|Volume 7 Issue 4||“Building Confidence”||April 2009|
Welcome to our newsletter. I hope this newsletter will help give you confidence in doing your projects yourself and a question asked by one of our members may be the question you have also.
Dan is back from Calgary with certification of the Narconon Drug Rehabilitation Program. Dan is my brother and webmaster of our site. He is branching out to help the drug and alcohol dependents by opening a rehab center. Our best wishes to Dan and his wife Marillyn in their new venture. You can see his site at http://drug-rehab-data.com
Here are the questions and answers for April:
Dave: The double layed up cement block chimney on the exterior of our house, one flue for woodstove and one for oil burner  is now showing the cement joints throught the parged block. Question is my best repair plan. Should I erect scaffolding and clean out each of the joints that are cracking, repoint, then parge whole chimney. Or just parge the whole chimney? Rick in Palenville, NY
I would fix up the joints in the block, which are structural. These hold up the blocks themselves, as well as the liners. Parging is just for aesthetics, although it may protect the joints from the weather, etc. So point the joints, then parge the surface.
I pretty much knew that is the right way, the only way but how about the parging? Is there anything you suggest after I point up. Instead of reparging the whole thing. Is there anything out there you recommend like a brush-on product? Rick
I would not recommend a brush-on product, unless this is the way the original was applied. Parging should be about 1/2" thick, made up of cement, sand and a bonding agent. I don't find anything wrong with not doing the entire chimney, except the color difference may vary between the old and new. For only 3 joints it seems alot of extra work to parge the whole chimney, if it doesn't need it.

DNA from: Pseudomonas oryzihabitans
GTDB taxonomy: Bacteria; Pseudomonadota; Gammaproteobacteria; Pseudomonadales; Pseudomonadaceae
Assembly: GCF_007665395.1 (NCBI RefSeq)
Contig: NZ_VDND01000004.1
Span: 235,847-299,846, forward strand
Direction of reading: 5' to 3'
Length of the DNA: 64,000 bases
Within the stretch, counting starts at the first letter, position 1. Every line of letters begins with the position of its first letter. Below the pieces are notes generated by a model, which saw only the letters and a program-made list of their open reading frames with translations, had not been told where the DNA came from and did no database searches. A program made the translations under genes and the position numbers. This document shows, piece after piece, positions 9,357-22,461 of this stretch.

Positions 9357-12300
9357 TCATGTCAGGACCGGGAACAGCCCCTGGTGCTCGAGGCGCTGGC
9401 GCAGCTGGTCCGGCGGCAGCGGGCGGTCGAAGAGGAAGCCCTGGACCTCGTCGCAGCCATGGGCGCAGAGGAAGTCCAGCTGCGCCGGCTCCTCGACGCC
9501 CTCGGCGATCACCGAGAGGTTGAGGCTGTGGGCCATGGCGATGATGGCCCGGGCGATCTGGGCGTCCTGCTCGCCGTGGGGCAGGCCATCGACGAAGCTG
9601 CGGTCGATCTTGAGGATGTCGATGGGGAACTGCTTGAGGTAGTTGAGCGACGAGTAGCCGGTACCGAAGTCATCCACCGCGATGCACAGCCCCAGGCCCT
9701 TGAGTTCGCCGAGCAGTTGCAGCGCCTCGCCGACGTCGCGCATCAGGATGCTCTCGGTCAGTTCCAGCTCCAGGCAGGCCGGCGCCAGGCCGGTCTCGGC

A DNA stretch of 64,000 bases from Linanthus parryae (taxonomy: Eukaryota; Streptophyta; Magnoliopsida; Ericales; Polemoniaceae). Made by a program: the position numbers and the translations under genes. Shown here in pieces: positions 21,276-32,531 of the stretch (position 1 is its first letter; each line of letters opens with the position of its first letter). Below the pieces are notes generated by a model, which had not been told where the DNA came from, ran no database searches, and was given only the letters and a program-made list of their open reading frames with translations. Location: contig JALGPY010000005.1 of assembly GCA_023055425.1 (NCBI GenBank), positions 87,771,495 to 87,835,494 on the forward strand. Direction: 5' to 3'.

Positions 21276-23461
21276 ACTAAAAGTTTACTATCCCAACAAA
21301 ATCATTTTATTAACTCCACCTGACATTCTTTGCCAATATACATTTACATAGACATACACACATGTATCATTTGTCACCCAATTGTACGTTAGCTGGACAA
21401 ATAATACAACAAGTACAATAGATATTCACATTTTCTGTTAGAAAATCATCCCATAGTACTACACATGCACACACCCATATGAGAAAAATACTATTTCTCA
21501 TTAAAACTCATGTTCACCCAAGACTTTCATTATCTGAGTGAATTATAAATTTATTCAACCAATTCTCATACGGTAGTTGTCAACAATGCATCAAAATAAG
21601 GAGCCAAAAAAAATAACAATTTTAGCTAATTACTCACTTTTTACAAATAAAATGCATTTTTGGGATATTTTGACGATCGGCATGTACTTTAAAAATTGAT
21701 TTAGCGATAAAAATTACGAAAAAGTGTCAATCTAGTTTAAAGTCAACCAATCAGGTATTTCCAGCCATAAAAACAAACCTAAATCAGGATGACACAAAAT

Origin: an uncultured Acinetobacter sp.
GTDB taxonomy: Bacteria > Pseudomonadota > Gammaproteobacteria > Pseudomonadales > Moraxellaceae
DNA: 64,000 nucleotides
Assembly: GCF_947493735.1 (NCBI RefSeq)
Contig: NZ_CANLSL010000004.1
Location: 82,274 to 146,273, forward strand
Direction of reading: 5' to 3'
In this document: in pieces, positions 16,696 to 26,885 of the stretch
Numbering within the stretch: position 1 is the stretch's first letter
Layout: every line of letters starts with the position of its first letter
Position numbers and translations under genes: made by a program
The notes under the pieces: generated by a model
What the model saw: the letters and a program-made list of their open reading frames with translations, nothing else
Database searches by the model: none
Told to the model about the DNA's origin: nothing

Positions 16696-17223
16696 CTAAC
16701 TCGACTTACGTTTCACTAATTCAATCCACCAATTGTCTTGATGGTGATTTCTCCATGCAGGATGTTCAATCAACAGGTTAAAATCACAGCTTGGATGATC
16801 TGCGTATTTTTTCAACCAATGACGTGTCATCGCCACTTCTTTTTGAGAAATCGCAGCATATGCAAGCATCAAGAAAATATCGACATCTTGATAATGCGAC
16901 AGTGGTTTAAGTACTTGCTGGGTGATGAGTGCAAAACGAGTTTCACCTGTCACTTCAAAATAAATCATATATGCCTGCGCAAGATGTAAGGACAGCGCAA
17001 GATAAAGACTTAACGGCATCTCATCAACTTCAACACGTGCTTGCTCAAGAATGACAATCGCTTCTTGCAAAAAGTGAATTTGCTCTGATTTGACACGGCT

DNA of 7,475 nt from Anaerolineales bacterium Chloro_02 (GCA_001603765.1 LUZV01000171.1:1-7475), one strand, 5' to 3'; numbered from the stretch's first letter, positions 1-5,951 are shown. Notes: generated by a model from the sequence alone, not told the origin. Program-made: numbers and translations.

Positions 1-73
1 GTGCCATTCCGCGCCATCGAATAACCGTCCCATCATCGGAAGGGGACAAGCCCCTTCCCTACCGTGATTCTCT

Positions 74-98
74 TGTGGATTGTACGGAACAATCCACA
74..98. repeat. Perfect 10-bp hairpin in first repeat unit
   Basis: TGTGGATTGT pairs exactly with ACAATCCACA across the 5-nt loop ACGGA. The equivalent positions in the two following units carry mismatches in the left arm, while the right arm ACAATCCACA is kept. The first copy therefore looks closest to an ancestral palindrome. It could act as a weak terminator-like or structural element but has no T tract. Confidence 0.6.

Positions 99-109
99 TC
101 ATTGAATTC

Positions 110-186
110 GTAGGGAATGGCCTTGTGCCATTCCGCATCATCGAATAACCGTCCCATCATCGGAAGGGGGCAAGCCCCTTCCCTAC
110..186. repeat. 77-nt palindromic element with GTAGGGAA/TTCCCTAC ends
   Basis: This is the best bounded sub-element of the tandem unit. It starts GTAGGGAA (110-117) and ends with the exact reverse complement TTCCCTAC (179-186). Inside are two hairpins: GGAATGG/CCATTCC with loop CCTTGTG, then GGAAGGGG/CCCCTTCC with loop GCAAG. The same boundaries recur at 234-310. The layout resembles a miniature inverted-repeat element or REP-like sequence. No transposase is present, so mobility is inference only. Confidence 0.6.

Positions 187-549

Is the finish on the blocks a parging or in fact a stucco finish? How thick is it? A stucco is usually 3/4" to 1" thick, made up of 3 layers with the first applied over wire.
I wish I could see a picture of this. Know anyone with a digital camera?
Dave I'll get a pic to ya in a day or so.....thanks...it is parged, thin layer right over the block Rick
Sounds good, Rick.
Dave Here is a pic, you'll note a repair was made some years ago and is still holding.... Rick
It looks to me that the entire chimney parging should be removed and the concrete block examined very closely. The repair area on the left looks as if it was done superficially, just the parging and not the block. You can rent a small chipping hammer (rotary hammer) and this parging should come off quite easily.
Is the foundation sound or cracked, as well?
Dave, Actually most of the parging seems solid. I mean of course I would chip away at what is loose and has come loose but the whole chimney, even if it feels and sounds solid? As for the repointing of the joints do you have any suggestions as far as adding a hardner or anything like that. Or just mason cement, sand and lyme and at what ratios do you suggest? Thanks Rick
If the chimney is solid, no problem, leave it. From the picture it looked like it was all cracked.
Best to get a bag or two of a masonry cement mix from the local hardware or building supply store. Just open the bag and add water. It will say on the bag how much water. You don't need hardener, but you may want to add some acrylic bonding agent along with the water. This helps the cement mix to stick to the block better. Ceramic tile dealers sell this bonding agent. You can add Weldbond to the water, also as a bonding agent. Follow the directions on the bottle. Make sure any dust is removed and you wet the joint with a paint brush, so it is damp, not wet, when pointing the joints and applying parging. Keep the parging damp for 48 hours.